The term TER in ETF trading stands for Total Expense Ratio. It is all about the expenses the ETF provider is charging to a particular ETF trader while buying an ETF. Looking at TER from another point of view: The TER we will pay as ETF investors is the gross margin for the ETF provider.
What kind of costs are included in a TER?
First and foremost the cost of making or creating the ETF is covered. An ETF is not falling out of the sky, it has to be composed and the cost of creation is covered in the TER. Another major part consists of managing the ETF. The cost of management is also included in the TER.
Marketing and promotion are other things to be considered. After creating a new ETF this ETF has to be made public so we investors know it exists. Marketing and promotion of an ETF is also covered in the Total Expense Ratio of an ETF. Besides other costs of course it also represents the margin of an ETF provider.
TER lower than expected with ETF’s
When you think of all the costs that must be covered you would guess that an ETF would become a bit expensive. The opposite is true. To handle and manage an ETF less people are required than managing an investment fund. That is why an ETF offers much lower costs that is reflected in a relatively low TER.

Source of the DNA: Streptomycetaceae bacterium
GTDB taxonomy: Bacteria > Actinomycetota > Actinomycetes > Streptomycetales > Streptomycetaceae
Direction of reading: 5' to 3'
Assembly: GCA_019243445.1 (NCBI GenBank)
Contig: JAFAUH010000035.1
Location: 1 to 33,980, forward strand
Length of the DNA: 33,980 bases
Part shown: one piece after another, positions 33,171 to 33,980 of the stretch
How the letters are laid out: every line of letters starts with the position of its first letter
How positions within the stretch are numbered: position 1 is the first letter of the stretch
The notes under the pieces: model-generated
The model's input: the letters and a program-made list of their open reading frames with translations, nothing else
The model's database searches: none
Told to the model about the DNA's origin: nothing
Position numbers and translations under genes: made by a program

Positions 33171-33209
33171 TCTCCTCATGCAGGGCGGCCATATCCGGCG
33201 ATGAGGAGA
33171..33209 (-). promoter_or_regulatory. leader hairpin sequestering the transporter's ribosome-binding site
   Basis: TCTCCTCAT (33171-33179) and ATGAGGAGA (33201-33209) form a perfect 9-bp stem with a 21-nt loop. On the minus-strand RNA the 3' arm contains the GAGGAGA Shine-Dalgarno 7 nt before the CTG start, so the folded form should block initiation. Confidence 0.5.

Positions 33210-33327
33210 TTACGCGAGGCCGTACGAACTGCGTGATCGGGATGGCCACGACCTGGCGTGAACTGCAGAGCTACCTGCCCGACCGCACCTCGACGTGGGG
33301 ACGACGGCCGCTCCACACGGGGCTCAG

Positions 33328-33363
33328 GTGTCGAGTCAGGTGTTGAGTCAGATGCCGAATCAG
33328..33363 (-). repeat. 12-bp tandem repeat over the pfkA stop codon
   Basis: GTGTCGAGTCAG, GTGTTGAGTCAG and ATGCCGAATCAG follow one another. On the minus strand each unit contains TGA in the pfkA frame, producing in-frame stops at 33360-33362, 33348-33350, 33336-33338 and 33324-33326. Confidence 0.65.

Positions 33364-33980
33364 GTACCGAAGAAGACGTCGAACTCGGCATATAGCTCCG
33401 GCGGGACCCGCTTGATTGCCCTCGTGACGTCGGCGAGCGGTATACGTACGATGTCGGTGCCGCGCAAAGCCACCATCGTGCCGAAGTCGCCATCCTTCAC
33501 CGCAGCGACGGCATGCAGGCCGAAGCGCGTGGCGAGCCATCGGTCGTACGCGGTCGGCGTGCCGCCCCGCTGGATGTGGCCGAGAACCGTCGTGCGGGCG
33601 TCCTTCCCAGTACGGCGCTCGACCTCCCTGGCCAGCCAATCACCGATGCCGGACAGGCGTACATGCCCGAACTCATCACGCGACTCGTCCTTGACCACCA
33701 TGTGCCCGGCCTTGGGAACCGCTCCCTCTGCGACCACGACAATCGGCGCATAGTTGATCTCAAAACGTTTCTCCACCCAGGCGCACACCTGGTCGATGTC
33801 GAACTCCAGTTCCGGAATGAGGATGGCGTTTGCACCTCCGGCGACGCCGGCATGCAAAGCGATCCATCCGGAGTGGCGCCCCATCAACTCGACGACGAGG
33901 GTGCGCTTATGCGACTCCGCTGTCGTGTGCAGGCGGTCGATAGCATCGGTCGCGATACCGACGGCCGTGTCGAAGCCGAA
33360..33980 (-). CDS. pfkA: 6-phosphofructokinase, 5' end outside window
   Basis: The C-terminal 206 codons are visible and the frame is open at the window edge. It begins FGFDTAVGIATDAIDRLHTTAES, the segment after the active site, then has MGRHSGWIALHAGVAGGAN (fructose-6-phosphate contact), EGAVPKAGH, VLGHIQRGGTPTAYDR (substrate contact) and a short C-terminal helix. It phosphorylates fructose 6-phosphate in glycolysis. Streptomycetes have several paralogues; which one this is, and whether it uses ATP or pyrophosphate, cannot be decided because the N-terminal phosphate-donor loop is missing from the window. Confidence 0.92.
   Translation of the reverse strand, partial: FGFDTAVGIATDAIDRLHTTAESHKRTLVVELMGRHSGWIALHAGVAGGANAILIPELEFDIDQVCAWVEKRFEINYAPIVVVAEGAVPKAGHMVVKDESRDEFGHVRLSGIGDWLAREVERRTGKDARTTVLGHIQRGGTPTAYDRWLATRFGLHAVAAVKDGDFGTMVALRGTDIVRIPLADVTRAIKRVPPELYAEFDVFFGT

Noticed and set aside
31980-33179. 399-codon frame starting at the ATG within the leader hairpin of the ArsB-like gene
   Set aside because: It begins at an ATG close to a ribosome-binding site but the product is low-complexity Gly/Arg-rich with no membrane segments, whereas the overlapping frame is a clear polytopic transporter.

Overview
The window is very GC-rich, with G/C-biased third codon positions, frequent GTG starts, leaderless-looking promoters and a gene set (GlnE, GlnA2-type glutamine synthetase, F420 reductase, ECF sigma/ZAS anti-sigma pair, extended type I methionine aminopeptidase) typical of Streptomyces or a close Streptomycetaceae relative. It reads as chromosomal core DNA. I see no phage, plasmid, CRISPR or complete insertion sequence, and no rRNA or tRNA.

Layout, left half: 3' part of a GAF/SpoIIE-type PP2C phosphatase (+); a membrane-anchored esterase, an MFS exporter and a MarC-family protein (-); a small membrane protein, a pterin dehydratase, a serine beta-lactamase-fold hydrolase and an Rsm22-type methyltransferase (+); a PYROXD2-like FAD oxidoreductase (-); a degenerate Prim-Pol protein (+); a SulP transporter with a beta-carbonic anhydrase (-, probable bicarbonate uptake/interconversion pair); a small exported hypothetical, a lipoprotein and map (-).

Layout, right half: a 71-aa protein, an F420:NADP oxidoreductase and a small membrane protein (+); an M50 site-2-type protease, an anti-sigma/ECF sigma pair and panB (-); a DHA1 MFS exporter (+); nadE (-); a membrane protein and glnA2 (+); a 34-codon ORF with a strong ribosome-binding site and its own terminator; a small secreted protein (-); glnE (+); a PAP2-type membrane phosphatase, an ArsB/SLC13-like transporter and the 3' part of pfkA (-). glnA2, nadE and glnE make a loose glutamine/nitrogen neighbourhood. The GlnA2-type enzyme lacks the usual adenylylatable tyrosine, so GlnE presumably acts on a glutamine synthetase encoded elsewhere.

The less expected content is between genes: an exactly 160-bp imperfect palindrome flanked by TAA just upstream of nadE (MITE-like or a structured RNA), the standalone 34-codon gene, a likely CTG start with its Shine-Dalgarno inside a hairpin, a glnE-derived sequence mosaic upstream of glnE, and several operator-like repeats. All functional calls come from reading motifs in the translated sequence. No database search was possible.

What you should also keep in mind is that ETF’s are sold in large quantities. The total cost of TER is shared among many investors. That is why you as a single investor is only paying a very small percentage in TER.
For some ETF’s TER may be a bit higher
An ETF that is aimed at a niche market may have a higher TER because of the lower demand for that ETF. It is always a bit difficult to create an ETF for some niche markets and you will be quoted a higher TER. I myself am not deterred of buying an ETF with a slightly higher TER as it is always relative to the possible returns in that market.
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